5 Eight Times As Many People Designed The Dungeons

In the previous Elder Scrolls game, Oblivion, only one team member at Bethesda designed every dungeon. For Skyrim, a team of eight people was assigned to build the sprawling draugr tombs. As the Dragonborn, a legendary figure, players were often tasked with descending into these dungeons to find shouts, dragon claws, or other loot.

So, the design for each tomb couldn’t bore gamers, nor be so difficult that they weren’t accessible to everyone. By the end, those 8 people designed 150 dungeons.

4 Less Tolkeinism, More Realism

Ten years after its release, Skyrim is still one of the most gorgeous games on the market. When it was in development, the team designed Skyrim’s world with (what they called) “epic-realism” in mind, rather than their previous approach, which they dubbed “classic.”

They felt as though Oblivion was a generic interpretation of the familiar western fantasy ideas, and wanted to think outside the box to create something that would really excite the players. In a real world with fantastical elements, the team could develop unique enemies and conflicts to match.

3 The Language Was Developed With The Music In Mind

Bethesda’s concept artist, Adam Adamowicz, and senior designer Emil Pagliarulo, built the language in Skyrim. 34 unique runic characters were created to make up its alphabet, and Pagliarulo was very aware that they’d want to use the language for their theme song, and wanted it to rhyme in English and in its own tongue.

Rather than other fantasy series, which have actually gone so far as generating full languages for their fiction, the Skyrim team needed something to build gameplay around: the shouts. So, the dragon language was more “hieroglyphic” in design, with runes indicating a particular word or feeling, rather than something that could be incorporated in a sentence.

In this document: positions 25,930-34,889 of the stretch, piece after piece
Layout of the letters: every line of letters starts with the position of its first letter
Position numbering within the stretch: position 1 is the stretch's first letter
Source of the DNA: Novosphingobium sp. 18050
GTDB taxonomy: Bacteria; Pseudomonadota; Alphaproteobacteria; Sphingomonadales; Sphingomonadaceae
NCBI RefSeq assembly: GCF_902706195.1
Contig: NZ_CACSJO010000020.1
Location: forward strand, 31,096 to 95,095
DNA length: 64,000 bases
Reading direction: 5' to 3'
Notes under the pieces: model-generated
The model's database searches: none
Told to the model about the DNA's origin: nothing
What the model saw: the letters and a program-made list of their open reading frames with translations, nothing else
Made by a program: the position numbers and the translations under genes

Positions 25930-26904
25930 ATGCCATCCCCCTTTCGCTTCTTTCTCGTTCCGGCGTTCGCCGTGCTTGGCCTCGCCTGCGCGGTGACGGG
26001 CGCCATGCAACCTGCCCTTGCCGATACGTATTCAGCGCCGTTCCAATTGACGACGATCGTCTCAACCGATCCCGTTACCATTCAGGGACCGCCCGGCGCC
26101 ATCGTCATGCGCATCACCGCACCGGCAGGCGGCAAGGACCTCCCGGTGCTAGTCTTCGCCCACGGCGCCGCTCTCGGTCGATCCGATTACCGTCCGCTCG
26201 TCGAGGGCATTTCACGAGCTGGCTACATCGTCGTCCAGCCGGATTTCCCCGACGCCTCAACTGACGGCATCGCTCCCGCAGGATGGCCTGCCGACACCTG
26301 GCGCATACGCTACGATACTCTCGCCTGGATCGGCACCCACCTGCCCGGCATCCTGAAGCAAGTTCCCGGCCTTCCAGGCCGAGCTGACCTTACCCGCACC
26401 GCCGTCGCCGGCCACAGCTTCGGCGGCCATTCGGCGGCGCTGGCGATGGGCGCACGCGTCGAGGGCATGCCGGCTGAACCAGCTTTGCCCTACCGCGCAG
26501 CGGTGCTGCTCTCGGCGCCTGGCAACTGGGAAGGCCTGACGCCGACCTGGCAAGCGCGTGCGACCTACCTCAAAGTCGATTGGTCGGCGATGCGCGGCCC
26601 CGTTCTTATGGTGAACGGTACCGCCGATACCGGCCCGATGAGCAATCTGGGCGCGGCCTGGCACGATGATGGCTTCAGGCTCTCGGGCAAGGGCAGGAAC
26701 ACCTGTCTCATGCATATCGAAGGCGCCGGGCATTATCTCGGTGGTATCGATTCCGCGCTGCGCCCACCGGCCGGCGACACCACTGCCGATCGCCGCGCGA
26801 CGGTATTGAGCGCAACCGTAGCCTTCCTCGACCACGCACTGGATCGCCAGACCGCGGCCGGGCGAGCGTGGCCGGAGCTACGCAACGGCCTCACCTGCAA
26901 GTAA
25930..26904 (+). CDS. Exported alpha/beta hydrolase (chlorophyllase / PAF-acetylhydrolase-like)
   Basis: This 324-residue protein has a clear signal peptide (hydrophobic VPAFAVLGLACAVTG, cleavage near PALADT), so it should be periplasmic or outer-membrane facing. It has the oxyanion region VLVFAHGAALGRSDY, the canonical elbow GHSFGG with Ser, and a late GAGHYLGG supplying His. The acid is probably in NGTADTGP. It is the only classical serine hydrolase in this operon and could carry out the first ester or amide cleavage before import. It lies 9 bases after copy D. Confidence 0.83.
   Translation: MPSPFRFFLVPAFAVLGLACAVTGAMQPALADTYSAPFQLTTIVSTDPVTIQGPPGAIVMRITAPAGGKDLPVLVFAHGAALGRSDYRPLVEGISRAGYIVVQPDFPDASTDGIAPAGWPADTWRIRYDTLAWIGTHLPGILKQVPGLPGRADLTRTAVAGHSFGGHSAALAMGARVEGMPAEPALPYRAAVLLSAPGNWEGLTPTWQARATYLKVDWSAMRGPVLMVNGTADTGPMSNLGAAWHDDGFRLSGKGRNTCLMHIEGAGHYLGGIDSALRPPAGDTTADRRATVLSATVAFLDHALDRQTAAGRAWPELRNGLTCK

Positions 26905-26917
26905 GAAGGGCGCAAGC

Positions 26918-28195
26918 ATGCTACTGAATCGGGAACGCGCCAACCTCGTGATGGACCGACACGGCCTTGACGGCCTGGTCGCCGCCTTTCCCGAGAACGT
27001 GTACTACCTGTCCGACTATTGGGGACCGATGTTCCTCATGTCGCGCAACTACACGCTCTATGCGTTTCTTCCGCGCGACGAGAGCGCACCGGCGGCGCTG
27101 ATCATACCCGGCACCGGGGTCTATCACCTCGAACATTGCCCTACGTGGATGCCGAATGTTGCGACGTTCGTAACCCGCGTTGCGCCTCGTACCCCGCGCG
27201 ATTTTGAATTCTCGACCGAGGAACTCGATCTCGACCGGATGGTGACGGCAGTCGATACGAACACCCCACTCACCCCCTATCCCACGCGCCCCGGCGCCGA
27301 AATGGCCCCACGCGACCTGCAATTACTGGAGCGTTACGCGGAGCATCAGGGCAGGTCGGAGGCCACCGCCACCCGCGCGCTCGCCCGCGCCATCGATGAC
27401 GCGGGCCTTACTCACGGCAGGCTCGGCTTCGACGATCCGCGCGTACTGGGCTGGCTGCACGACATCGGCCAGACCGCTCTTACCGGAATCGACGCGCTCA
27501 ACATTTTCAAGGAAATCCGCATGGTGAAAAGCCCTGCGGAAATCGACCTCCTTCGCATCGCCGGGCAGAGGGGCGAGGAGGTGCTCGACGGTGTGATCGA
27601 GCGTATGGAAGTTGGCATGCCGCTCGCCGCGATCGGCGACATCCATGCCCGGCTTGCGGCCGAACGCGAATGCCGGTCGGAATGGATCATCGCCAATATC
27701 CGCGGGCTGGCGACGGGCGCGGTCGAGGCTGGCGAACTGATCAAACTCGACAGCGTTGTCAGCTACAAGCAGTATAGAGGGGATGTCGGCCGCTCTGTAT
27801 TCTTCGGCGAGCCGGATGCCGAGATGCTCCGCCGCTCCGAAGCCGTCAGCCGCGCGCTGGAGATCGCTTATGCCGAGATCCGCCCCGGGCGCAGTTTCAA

2 They Might Have Waited For The Next Generation Of Consoles

When Bethesda started working on Skyrim, directly after finishing Fallout 3, they wrote out a list of design objectives that they felt they had to meet for Skyrim. Todd Howard has said that they achieved those goals and more during the game’s development, but that if they hadn’t been able to, they would have waited for the next generation of consoles to release Skyrim.

Skyrim was initially released for the Xbox 360, so the next generation of consoles would have meant waiting until the release of the Xbox One, Wii U, and Playstation 4. It’s hard not to wonder what might have been different, had they worked on the game for that long.

1 The Holds Were A Way To Ensure Diversity

The open-world of Skyrim is nothing if not diverse. The player can journey between frozen tundras, lush forests, and populated cities in a single sitting. The map is divided into 8 holds, ruled over by a jarl, and the jarls are led by the King based out of Solitude. Each capital city has a varied size and level of prosperity.

As it turns out, the hold system was developed part-way through Skyrim’s production as a way to ensure diversity throughout the world. Each hold could be topographically unique compared to the others, with its own economy and citizens, so that the team could have the best of both worlds; large swaths of land were much the same, but there was also diversity in the whole.

Next: The 15 Coolest Paths To Take In The Skyrim Live Another Life Mod

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Gabrielle “Belle” Huston is a writer and long-time game-player based in Ottawa, Canada. She’s played video games for at least as long as she could write, and vice versa, which has led her to work for nerddom sites like The Gamer and the International Geek Girl Pen Pal Club. As a current undergraduate student of journalism, she’s seldom away from her computer. Belle uses what little free time she has to play Battlefront 2 with her partner, work toward that 5-star rating in Animal Crossing, and wonder when the new Dragon Age installment is coming out.